I'm trying to get a group together for a campaign. They've all already created character concepts, and all seem excited to join. The problem is, it seems like every day of the week, someone is taken, and I know that if we don't keep a consistent schedule, the group will eventually cease meeting. Does anyone know how to get everyone together, or how to break the idea that someone may have to drop out?

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    \$\begingroup\$ Does your game require every player to always be present? For example in my game there is a faily large group of seven players (plus me as GM) - obviously there are nearly always 1 or 2 missing when we meet at different times, but we decided that that's okay for us and the game itself does not require everyone to always be present. What did your group say about this issue? Did you talk about this with them? Do they already know that they like the game or is it a first game - meaning that some may drop out simply because it's not like they imagined it would be? \$\endgroup\$
    – Secespitus
    Commented Jan 29, 2018 at 13:14
  • \$\begingroup\$ @Secespitus No, it would not, and I'm happy to find a way around absent players. But we're all young and I think only one of us can drive, so if we don't keep to a consistent schedule it'll fall apart. It's a first game but they are already familiar with the world (I'm an extensively homebrew DM) and seem to like it. I haven't yet talked to them yet, but I know I'll need to. \$\endgroup\$ Commented Jan 29, 2018 at 13:29
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    \$\begingroup\$ What system are you using? Or what is it based on if you're homebrewing. And how many people are you talking about having in the group? Different systems have different tolerances for group sizes and missed sessions. You may need to drop players regardless of scheduling anyway and the game may or may not handle missing characters. \$\endgroup\$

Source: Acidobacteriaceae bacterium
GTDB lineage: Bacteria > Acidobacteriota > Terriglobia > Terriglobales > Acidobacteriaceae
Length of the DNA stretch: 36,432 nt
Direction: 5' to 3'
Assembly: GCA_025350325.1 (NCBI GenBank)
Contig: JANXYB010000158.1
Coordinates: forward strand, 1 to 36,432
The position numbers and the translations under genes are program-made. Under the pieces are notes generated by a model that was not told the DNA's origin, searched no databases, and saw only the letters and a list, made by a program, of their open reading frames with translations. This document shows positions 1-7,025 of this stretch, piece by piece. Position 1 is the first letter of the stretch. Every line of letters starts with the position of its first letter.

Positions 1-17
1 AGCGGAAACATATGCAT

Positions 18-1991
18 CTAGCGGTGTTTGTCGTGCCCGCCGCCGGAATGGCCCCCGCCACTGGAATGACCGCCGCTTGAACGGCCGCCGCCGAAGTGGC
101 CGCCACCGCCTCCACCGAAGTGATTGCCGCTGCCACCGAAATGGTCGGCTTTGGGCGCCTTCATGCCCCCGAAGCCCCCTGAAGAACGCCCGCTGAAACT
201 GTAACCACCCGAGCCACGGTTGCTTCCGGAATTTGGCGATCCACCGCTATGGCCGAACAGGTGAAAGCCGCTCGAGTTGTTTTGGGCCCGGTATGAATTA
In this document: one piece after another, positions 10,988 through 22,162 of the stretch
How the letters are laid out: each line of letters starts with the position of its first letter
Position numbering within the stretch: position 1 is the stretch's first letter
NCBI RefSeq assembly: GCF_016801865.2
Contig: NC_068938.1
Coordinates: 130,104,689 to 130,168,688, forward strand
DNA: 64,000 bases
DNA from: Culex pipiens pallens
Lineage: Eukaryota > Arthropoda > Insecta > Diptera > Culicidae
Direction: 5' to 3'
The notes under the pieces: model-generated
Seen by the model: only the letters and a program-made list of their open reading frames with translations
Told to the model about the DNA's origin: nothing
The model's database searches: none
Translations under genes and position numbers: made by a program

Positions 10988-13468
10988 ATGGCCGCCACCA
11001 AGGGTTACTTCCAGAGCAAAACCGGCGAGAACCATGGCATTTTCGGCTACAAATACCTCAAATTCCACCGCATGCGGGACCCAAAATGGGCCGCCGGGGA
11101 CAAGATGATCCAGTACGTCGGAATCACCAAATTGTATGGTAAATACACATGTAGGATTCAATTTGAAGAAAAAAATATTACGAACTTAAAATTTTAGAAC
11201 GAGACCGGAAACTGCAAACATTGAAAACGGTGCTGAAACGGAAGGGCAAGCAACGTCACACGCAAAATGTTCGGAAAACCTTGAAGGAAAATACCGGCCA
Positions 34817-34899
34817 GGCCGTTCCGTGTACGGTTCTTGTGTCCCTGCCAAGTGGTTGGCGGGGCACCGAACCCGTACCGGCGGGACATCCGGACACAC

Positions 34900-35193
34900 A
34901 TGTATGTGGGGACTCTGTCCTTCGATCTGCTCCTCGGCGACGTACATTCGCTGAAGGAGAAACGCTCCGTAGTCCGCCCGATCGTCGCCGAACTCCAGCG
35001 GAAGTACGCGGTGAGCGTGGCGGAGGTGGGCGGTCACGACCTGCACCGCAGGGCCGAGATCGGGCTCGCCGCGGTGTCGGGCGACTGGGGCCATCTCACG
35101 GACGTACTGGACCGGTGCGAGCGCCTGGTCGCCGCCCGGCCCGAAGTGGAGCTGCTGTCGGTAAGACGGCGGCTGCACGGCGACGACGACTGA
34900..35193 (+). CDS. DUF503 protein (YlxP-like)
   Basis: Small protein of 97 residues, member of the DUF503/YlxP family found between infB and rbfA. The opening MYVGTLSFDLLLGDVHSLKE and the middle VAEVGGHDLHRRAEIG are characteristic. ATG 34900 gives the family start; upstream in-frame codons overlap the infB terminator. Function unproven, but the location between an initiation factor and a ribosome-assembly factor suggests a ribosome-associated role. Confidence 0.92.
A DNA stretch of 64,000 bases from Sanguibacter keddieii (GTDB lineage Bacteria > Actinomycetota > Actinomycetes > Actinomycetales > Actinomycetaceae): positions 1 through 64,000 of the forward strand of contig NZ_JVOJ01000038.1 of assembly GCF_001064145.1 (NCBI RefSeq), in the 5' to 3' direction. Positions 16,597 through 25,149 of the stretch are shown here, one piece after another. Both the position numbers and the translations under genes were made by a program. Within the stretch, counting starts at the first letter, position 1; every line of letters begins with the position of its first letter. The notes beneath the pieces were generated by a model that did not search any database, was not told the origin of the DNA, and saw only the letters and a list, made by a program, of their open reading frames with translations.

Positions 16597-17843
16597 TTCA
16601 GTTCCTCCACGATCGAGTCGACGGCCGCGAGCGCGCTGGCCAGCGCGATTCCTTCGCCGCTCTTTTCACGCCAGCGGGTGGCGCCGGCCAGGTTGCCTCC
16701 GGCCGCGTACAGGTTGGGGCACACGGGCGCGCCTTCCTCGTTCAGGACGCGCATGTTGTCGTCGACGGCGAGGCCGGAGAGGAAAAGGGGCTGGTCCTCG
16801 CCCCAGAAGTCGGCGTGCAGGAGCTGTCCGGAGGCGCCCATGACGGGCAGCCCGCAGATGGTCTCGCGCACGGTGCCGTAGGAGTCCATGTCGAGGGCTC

– user40081
    Commented Jan 29, 2018 at 13:57
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    \$\begingroup\$ Are you playing in person, or is playing using online tools an option? \$\endgroup\$ Commented Jan 29, 2018 at 16:06
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    \$\begingroup\$ See also this question: How to fairly schedule sessions when not everyone can make it anymore \$\endgroup\$ Commented Jan 29, 2018 at 22:28

4 Answers 4


First determine if the game required the whole group to be present

I've heard that some games require that the group is consistent more than others (somewhere I've read that you should be careful in The Dark Eye for example because you need certain characters to progress past certain story points, but I've never played it), while others are more forgiving (DnD 5e for example). If your game doesn't require the whole group you can try to find ways around this issue, otherwise splitting your group might be better - run two games with smaller groups whose schedule alines nicely.

Handle absent group members out-of-character

This is something you need to discuss with your players, but often you can find ways to work around a few players that are absent. To give a personal example: I am the playing DnD 5e with a few friends. We are seven players plus me as the DM. This is a big group. We managed to get two introduction sessions where everyone was present so that I could teach them the basic rules they need to know to play the game.

Afterwards we changed the schedule a bit and stopped requiring everyone to be present. It just doesn't work, especially with so many people. During the week is difficult and everyone puts a lot of the personal stuff in the weekends, so we decided to play once or twice a month on the weekend as long as we get at least four players plus DM.

It's quite some work on the part of the DM to accomodate varying group sizes, but as long as everyone is on-board with the idea of changing the group size because "characters x and y are staying in the town to gather information while you are exploring the goblin cave" and "characters y and z came to the goblin cave last night and found you after they gathered information in the town" everything is fine. It's not a style that works for every group but for our group it does work and you might want to talk with your players about this.